British Phone Booth Alive and Well

by Dave Michels

I love telecom stuff. Though not particularly enamored with the iconic British box, I am happy and suspicious to report it is alive and well.

Red is the official colour of UK icons – the post box, the phone booth, the double decker bus, and the Royal guards.

I lived in the UK for a brief stint in the mid 90s. At that time, there was a growing concern over the disappearing booths. People were very upset about it then. Not because they used them, they had cell phones before us, but because of they are such a visible part of their culture. No other country adopted such bold phone booths – no other country’s booths were so iconic or such a trademark (with the possible exception of the US due to Superman). But the booths were disappearing, thanks again to that notorious killer, the cell phone. The cell phone has killed enough products and technologies to make Jack the Ripper envious.

The fact is phone booths are typically an eyesore – just a big box with a phone in it. The British box is actually attractive – especially with Anne Hathaway.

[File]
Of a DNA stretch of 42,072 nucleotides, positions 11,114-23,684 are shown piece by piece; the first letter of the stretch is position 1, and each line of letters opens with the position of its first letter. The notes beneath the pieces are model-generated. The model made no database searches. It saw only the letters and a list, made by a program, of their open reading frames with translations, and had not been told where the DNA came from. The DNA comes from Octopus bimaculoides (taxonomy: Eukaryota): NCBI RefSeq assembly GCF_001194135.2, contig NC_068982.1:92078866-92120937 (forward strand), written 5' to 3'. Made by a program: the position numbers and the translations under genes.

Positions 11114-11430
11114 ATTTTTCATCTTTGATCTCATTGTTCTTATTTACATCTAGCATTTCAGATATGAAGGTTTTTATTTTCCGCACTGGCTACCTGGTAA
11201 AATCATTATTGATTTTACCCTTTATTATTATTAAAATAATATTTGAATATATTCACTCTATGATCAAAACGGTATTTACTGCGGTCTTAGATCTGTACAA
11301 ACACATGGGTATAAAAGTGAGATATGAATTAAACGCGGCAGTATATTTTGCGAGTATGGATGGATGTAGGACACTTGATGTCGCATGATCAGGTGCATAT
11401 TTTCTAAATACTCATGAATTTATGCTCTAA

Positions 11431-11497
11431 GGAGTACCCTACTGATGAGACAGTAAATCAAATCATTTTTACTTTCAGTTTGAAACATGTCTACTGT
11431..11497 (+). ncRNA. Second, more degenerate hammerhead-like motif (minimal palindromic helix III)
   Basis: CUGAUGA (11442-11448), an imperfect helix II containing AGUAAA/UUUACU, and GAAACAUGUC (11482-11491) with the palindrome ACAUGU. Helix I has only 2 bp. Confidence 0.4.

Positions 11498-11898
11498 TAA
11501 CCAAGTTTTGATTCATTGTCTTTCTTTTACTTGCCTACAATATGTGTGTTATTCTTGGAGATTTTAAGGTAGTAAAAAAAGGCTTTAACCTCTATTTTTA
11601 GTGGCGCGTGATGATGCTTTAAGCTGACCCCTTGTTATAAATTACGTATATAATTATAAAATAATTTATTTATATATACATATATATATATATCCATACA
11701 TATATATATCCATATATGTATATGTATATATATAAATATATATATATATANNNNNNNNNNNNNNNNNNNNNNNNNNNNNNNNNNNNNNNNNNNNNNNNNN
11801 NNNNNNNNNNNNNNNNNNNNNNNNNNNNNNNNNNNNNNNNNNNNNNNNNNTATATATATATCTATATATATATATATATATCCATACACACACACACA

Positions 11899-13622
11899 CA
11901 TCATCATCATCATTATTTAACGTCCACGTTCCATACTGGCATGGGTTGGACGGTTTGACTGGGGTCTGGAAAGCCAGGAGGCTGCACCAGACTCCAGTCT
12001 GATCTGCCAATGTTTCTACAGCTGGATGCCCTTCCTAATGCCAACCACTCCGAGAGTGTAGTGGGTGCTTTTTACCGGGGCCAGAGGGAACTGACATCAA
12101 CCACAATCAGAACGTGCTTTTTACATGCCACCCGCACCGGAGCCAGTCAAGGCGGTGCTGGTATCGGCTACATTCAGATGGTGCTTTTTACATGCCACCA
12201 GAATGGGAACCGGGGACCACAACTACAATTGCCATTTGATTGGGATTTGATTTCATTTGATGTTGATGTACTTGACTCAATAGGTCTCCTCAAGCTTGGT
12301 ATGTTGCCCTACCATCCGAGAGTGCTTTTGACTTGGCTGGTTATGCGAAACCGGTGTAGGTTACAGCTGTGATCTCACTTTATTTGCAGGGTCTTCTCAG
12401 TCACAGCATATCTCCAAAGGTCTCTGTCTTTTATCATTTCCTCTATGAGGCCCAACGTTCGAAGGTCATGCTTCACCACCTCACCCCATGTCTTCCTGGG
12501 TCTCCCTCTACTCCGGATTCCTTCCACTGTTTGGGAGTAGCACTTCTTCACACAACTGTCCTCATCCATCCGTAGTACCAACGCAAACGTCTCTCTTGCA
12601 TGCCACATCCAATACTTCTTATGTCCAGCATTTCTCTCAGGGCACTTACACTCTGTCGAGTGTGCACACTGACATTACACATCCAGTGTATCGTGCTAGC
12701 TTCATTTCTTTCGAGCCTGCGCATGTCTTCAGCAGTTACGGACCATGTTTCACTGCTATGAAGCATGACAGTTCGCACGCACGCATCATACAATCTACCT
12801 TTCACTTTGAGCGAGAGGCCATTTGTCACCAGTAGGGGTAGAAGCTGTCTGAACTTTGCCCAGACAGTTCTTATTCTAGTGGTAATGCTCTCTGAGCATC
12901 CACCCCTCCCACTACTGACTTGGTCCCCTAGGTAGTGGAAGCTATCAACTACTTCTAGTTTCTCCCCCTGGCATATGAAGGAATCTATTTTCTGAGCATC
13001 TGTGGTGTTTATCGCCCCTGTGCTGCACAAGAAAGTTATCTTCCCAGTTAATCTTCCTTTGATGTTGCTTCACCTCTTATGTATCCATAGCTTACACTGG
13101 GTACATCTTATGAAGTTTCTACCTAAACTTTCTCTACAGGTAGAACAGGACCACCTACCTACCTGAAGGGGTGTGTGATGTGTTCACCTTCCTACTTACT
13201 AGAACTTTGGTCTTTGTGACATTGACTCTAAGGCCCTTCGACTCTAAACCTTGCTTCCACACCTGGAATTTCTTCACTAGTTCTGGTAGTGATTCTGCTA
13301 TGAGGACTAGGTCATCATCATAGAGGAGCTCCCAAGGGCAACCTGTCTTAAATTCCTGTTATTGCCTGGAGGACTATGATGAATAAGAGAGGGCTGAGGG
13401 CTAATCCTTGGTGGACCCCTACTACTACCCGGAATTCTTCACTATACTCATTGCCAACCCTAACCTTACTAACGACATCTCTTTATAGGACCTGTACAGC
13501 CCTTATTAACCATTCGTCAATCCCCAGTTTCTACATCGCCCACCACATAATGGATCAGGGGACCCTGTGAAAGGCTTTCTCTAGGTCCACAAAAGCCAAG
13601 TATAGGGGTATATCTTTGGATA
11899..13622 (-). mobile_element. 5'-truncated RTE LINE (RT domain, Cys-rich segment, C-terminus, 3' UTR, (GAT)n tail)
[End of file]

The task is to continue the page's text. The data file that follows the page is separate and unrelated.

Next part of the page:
But something changed over the past decade or so, because there was no shortage of phone booths. In fact, I saw them everywhere. I can’t say I ever saw one being used, but should the need arise there was no shortage.

This is quite contrary to the US where public phones, particularly full blown booths, are very hard to find. Even airports have significantly reduced them. Here, pay phones are rare, but more likely to be spotted in a kiosk than an actual booth. Unlike overseas, the pay phone racket was privatized decades ago, and most of the “bells” got out of pay phone business. Now that the business proposition isn’t so good, the booths are disappearing with no benevolent guardian.

BT is pseudo private/public – but I suspect – theory here only – that there is an initiative to protect these fine boxes from extinction. The phone booth, just like the royal family, appears to be protected and loved- albeit useless. I am curious to know if they will still be there in another 10 or 20 years from now, I suspect so.

Throughout London, I saw both red and black versions. Some had fancy phones in them with alpha numeric keypads, most were pretty basic. Most were full of adverts – particularly adverts for adults.

I have to say, I like them. I can’t imagine using one, but I like them. God Save the Booth.